As noted in the exemplary MIMO OFDM system 6 of FIG. 1, a receiver 10 receives the transmitted signals from the transmitter 8. In particular, on the receiver side of the MIMO OFDM system 6, a number “L” of receiving antennas 20 receive the transmitted signals, which are demodulated by a number L of respective OFDM demodulators 22. The number L may represent any number and is not necessarily the same as the number Q. In other words, the number Q of transmitting antennas 18 may be different from the number L of receiving antennas 20, or they may alternatively be the same. The outputs of the demodulators 22 are input into a decoder 24, which combines and decodes the demodulated signals into data. The decoder 24 outputs the data, which may be received by a device (not shown) that uses the data.

The MIMO OFDM system 6 may include one or more processors, configured as hardware for executing software, particularly software stored in computer-readable memory. The processor can be any custom made or commercially available processor, a central processing unit (CPU), an auxiliary processor among several processors associated with a computer, a semiconductor based microprocessor (in the form of a microchip or chip set), a macro processor, or generally any device for executing software instructions.

When the MIMO OFDM system 6 is implemented in software, it may be stored on any computer-ready medium for use by or in connection with any computer-related system or method. A computer-readable medium is an electronic, magnetic, optical, or other physical device or means that can contain or store a computer program for use by or in connection with a computer related system or method. The MIMO OFDM system 6 can be embodied in any computer-readable medium for use by or in connection with an instruction execution system, apparatus, or device, such as a computer-based system, processor-containing system, or other system that can fetch the instructions from the instruction execution system, apparatus, or device and execute the instruction.

In an alternative embodiment, where the MIMO OFDM system 6 is implemented in hardware, it can be implemented with any or a combination of the following technologies, which are each well known in the art: one or more discrete logic circuits having logic gates for implementing logic functions upon data signals, an application specific integrated circuit (ASIC) having an appropriate combination of logic gates, a programmable gate array (PGA), a field programmable gate array (FPGA), etc.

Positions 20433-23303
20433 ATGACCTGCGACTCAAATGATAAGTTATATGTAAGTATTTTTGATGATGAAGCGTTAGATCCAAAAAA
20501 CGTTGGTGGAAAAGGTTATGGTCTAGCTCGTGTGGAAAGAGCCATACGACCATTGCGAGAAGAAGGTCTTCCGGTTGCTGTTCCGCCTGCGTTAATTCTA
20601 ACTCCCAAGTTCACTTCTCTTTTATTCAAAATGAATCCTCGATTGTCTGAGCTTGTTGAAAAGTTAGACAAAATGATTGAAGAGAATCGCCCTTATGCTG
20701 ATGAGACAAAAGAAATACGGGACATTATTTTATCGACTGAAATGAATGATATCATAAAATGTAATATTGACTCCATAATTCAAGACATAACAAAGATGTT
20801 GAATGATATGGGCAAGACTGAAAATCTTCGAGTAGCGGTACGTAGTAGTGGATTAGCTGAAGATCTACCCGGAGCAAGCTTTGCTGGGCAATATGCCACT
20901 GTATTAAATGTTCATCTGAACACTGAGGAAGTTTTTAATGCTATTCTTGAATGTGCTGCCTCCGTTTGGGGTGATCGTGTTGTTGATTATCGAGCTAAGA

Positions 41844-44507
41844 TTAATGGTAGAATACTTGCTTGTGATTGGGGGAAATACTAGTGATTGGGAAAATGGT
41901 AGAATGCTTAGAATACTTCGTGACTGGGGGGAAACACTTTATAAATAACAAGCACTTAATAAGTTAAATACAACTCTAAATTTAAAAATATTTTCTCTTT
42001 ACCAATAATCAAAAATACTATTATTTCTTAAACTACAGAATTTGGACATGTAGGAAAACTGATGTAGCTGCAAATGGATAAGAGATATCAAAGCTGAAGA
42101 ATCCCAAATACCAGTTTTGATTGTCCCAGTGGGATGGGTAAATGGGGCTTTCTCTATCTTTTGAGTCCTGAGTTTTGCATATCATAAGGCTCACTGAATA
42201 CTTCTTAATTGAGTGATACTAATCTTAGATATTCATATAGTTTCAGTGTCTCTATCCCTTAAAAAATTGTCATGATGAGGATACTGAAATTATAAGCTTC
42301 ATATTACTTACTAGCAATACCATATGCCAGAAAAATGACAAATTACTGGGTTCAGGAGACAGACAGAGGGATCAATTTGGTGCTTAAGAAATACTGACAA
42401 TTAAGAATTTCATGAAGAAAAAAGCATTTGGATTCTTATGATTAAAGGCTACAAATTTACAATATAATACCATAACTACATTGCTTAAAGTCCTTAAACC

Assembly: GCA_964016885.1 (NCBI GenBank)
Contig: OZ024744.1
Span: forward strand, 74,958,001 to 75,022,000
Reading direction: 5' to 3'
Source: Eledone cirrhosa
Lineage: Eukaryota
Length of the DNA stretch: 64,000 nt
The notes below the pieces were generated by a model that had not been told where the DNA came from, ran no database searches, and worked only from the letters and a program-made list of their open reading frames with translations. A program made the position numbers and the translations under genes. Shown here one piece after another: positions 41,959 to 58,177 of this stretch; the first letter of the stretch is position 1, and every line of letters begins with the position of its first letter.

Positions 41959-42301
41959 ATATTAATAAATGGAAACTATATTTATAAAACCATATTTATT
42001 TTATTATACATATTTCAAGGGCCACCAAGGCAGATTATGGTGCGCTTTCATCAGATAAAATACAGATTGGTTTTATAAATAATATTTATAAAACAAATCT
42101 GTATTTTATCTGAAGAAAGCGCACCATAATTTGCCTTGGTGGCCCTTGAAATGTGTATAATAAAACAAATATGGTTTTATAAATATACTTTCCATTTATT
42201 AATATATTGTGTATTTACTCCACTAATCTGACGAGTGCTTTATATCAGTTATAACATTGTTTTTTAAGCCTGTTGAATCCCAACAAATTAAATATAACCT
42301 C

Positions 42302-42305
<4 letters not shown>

FIG. 2 illustrates details of the transmitter 8 of the exemplary MIMO OFDM system 6 shown in FIG. 1. In particular, FIG. 2 shows details of an exemplary embodiment of the encoder 14 also shown in FIG. 1. The encoder 14 may be configured such that data from the data source 12 is encoded by a channel encoder 26, which adds parity to the original data to produce channel-encoded data. The channel encoder 26 encodes the data using a scheme that is recognized by the decoder 24 of the receiver 10 and enables the decoder 24 to detect errors in the received data. Errors may arise as a result of environmental conditions of the channel 19 or noise inadvertently added by the transmitter 8 or receiver 10.

The encoder 14 further includes a symbol mapper 28, which receives the channel-encoded data from the channel encoder 26. The symbol mapper 28 maps the channel-encoded data into data symbols. The symbol mapper 28 groups a predetermined number of bits such that each group of bits constitutes a specific symbol chosen from a predetermined alphabet. The symbol mapper 28 further lays out a stream of data symbols within the structure of a frame.